Ric Elias - 3 Things I Learned While My Plane Crashed
Well, ex-best-friend now somewhat of a casual friend/acquaintance.
It’s crazy to think that we were best-friends for 8 long years and now we could barely sustain comfortable dinner conversation, a couple of awkward silences for sure.
But, that’s life right?
It was good nonetheless, definitely had some good nostalgic moments and savored past funs.
As weird as it sounds, I was not saddened, not even slightly. It actually made me happier knowing just how much my life has changed these past years.
I’ve never been happier.
Twenty years ago, I drove a cab for a living.
It was a cowboy’s life, a life for someone who wanted no boss.
What I didn’t realize was that it was also a ministry.
Because I drove the night shift, my cab became a moving confessional. Passengers climbed in, sat behind me in total anonymity, and told me about their lives. I encountered people whose lives amazed me, ennobled me, and made me laugh and weep.
But none touched me more than a woman I picked up late one August night. I was responding to a call from a small brick fourplex in a quiet part of town. I assumed I was being sent to pick up some partyers, or someone who had just had a fight with a lover, or a worker heading to an early shift at some factory for the industrial part of town.
When I arrived at 2:30 a.m., the building was dark except for a single light in a ground floor window.
Under these circumstances, many drivers would just honk once or twice, wait a minute, then drive away.
But I had seen too many impoverished people who depended on taxis as their only means of transportation.
Unless a situation smelled of danger, I always went to the door. This passenger might be someone who needs my assistance, I reasoned to myself.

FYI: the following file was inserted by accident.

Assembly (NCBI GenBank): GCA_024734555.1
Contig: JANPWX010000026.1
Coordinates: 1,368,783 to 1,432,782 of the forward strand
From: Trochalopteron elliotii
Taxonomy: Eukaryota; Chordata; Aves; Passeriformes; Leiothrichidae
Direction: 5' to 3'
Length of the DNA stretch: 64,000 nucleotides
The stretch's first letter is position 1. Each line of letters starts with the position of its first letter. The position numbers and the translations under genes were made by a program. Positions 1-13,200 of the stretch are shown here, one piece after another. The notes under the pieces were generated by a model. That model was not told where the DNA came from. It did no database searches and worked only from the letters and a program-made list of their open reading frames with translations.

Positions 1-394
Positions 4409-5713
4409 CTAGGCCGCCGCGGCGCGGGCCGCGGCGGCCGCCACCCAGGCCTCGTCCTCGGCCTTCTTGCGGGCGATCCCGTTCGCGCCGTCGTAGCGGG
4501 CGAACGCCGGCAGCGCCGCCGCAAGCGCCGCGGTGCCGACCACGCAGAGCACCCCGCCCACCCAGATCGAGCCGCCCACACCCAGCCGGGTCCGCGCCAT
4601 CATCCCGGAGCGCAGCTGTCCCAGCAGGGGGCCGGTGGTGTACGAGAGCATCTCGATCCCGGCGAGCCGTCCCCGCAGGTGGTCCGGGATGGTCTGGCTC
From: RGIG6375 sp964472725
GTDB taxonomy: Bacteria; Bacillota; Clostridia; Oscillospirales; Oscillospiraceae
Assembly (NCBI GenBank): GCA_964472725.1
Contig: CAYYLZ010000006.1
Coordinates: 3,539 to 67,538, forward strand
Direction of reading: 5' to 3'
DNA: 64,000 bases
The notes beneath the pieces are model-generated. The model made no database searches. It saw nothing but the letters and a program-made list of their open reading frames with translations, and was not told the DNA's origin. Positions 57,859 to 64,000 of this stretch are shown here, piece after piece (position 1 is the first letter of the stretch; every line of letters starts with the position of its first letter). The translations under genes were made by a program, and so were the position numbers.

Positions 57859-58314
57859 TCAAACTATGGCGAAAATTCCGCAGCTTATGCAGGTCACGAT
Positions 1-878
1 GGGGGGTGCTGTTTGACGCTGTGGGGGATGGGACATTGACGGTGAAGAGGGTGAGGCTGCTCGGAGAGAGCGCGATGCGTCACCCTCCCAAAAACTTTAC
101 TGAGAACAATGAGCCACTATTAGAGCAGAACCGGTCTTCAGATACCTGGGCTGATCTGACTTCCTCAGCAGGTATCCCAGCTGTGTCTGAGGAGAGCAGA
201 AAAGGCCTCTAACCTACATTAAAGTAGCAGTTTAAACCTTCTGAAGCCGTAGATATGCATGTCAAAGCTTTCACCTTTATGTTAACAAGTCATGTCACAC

So I walked to the door and knocked. “Just a minute”, answered a frail, elderly voice. I could hear something being dragged across the floor.
After a long pause, the door opened. A small woman in her 80′s stood before me. She was wearing a print dress and a pillbox hat with a veil pinned on it, like somebody out of a 1940s movie. By her side was a small nylon suitcase. The apartment looked as if no one had lived in it for years. All the furniture was covered with sheets. There were no clocks on the walls, no knick-knacks or utensils on the counters. In the corner was a cardboard box filled with photos and glassware.
“Would you carry my bag out to the car?” she said. I took the suitcase to the cab, then returned to assist the woman. She took my arm and we walked slowly toward the curb. She kept thanking me for my kindness.
“It’s nothing”, I told her. “I just try to treat my passengers the way I would want my mother treated.”
“Oh, you’re such a good boy”, she said. When we got in the cab, she gave me an address, then asked, “Could you drive through downtown?”
“It’s not the shortest way,” I answered quickly.
“Oh, I don’t mind,” she said. “I’m in no hurry. I’m on my way to a hospice.”
I looked in the rear view mirror. Her eyes were glistening.
“I don’t have any family left,” she continued. “The doctor says I don’t have very long.”
I quietly reached over and shut off the meter. “What route would you like me to take?” I asked.
For the next two hours, we drove through the city. She showed me the building where she had once worked as an elevator operator. We drove through the neighborhood where she and her husband had lived when they were newlyweds. She had me pull up in front of a furniture warehouse that had once been a ballroom where she had gone dancing as a girl. Sometimes she’d ask me to slow in front of a particular building or corner and would sit staring into the darkness, saying nothing.
As the first hint of sun was creasing the horizon, she suddenly said, “I’m tired. Let’s go now.”